September 2015

    The TCT has been over to Belgium once again.   The spare front wheel which I had powder coated back in 2009 finally got fitted.  Apart from some new stainless steel rocker covers and a new fuel gauge, the TCT hasn't had much money spent on it.


September 2016

Once again the TCT headed over to Belgium - and ran faultlessly there and back.  Seen below, towing my new Raclet Solena trailer tent . . which the TCT towed without any problem.



I treated the TCT to a volt meter . . .cost less than two quid from good old eBay.


August 2017

    The TCT has been running without any problems - once again it towed the trailer tent over to Belgium without any hassle. . . seen below lurking in Poperinge.



August 2018


Yet again the TCT performed faultlessly - so to show my appreciation I treated it to some new stainless steel handlebars and a new rev counter.



October 2019


    It had to happen sooner or later - the TCT let me down.  I was heading up to Yorkshire, but only got 18 miles up the A38 when the engine died.  To cut a long story short, I got recovered back home by the AA - found it was the coil which had in turn caused the electronic ignition to fail.  I swapped for a dizzy with a set of points and did my Yorkshire run three days later with no real issues.  The carburettor also gave me a bit of bother later in the year, and to be honest, that still ain't set up the way I'd like it.


Let's wait here until the recovery wagon arrives shall we ?


August 2020


    Seeing as we were not allowed to be going out and about for a few months, I decided to get on with a job I detest.  Namely, painting the trike.  It didn't take long to remove the bodywork and all the other bits and bobs - in fact, I don't mind doing that.  Next little job was drawing the outlines for my tiger stripes.  I'm no good at all when it comes to drawing.  I cheated by doing the work on the computer, then drawing a grid on the item to be marked out, then using the grid as a reference I marked out the various bits of bodywork.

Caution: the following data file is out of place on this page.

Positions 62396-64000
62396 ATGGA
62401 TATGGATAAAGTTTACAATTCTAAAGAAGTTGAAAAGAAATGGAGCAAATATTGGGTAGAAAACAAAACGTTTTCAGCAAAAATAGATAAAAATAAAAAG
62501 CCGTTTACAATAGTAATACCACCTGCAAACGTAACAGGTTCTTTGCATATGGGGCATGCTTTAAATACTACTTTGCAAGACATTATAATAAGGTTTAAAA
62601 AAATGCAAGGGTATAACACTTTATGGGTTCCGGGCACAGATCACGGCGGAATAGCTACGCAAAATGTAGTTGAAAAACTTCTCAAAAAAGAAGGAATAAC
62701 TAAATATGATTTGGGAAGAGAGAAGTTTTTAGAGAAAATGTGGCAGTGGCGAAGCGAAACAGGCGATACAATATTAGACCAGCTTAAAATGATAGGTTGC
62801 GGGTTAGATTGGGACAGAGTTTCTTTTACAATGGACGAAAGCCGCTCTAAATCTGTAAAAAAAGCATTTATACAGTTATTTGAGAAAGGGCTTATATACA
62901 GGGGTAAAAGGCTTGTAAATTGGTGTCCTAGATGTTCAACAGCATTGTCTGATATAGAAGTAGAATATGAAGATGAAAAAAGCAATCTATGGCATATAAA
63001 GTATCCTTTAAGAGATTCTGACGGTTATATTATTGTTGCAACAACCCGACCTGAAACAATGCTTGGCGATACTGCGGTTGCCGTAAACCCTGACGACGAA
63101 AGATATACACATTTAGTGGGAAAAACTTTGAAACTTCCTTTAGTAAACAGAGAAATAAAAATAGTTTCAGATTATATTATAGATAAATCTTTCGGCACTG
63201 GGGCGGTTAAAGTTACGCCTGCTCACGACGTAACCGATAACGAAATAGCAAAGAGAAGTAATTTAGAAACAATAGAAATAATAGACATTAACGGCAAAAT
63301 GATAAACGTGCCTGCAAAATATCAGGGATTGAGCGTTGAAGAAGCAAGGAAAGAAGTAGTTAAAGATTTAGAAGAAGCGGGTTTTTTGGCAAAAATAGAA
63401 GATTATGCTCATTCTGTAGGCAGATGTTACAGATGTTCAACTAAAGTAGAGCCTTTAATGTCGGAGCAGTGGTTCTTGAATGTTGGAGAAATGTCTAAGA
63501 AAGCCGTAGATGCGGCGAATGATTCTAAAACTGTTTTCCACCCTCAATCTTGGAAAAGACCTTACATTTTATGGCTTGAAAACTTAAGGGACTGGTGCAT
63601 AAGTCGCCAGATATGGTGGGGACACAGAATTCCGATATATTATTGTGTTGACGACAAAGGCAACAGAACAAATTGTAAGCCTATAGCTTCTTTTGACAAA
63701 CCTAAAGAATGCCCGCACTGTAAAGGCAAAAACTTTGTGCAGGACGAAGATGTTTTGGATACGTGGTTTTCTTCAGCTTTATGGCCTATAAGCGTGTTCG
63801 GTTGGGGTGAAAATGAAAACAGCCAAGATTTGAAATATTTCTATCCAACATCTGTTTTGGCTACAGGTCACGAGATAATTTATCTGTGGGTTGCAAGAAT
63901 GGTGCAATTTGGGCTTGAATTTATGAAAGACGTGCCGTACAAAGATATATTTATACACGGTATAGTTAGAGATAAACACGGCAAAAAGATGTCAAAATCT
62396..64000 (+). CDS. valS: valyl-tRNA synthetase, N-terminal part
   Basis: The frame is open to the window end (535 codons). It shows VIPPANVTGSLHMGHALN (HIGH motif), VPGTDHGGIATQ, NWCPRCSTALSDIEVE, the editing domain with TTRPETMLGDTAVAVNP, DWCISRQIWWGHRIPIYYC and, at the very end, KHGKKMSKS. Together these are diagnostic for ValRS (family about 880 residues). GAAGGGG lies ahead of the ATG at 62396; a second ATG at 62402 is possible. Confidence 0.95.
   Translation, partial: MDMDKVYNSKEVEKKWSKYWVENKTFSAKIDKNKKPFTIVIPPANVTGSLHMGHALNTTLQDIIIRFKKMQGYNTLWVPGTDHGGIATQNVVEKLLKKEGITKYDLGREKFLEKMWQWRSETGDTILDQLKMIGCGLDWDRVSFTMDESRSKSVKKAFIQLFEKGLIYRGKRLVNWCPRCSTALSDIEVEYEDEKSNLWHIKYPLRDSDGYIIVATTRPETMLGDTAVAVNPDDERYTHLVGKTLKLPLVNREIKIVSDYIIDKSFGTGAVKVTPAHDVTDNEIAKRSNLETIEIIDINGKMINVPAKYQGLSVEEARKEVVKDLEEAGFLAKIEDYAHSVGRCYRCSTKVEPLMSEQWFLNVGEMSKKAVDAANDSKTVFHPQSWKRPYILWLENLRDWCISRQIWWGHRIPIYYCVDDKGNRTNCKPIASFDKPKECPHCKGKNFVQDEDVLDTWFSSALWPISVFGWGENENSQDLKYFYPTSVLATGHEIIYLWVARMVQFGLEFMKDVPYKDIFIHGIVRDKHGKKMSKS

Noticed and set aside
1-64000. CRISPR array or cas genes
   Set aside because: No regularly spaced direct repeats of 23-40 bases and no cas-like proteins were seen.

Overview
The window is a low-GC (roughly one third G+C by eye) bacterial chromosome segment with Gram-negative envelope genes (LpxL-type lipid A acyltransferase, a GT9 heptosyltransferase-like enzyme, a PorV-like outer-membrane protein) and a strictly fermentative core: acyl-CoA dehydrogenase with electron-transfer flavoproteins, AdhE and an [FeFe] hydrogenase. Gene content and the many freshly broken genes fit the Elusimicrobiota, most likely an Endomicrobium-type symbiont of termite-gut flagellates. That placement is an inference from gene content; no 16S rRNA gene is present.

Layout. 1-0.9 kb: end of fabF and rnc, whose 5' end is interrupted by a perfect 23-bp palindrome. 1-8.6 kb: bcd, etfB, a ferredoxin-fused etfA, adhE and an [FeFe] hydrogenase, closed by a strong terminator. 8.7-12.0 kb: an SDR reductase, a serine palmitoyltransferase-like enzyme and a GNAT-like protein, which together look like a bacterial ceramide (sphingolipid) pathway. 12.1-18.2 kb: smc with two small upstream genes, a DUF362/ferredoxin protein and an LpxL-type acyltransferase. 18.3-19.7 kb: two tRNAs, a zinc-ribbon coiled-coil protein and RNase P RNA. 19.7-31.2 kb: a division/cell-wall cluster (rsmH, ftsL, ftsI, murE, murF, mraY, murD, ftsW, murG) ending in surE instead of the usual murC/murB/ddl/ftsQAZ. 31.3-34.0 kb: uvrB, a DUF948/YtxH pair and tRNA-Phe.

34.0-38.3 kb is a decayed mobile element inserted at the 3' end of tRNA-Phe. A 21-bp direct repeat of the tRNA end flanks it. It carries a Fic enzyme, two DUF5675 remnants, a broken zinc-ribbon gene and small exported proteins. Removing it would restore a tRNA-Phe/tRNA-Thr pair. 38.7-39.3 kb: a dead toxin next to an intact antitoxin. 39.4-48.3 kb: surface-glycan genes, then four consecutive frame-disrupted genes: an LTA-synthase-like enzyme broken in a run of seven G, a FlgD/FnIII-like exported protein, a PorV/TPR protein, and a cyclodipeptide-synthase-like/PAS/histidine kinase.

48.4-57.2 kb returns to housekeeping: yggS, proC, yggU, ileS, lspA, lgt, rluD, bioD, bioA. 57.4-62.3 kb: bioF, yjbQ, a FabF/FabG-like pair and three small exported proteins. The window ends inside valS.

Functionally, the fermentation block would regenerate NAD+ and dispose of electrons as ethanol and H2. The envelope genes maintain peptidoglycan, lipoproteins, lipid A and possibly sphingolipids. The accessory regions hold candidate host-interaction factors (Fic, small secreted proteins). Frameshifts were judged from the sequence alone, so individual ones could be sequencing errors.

In order to get an idea of how to do the main bodywork, I resorted to flying my drone above the TCT ( well, technically it ain't tiger coloured yet ), then doing the grid trick to get an idea of where the stripes should go.  I also found that using low tack masking tape and a scalpel, I could make my work a lot easier . . . . but I still hate paining.   Anyway, it's all done now . . . . and I've only been out twice on it so far this year.





December 2021


     Seeing as the TCT got treated to some shiny new paint last year, I decided to give the trailer the same treatment.  The next little thing was getting the seat slightly altered and recovered.  I wanted to be about an inch or two higher and about three inches further forward.  I dropped the seat in down at Ashwood Marina and explained what I would like - the result didn't disappoint.  I gave the seat a thorough testing by riding down to Cornwall on the Monday, then coming back home the scenic way on the Tuesday.  This was also a good excuse to test both the trailer and the new inflatable tent I'd bought.  Once again I now have a tent I can get in and out of and can put up without any help. 




    Of course the TCT just had to visit Porlock - it's a tradition.  The only thing that spoiled what was a good holiday was the panic buying "petrol wankers".  I had intended to do a bit of touring around Devon and Cornwall, but it wasn't worth the risk of not being able to make it back to Porlock - or even home, for that matter.  Come to think of it, I didn't take the Bantam down to the Ace Café for the same reason.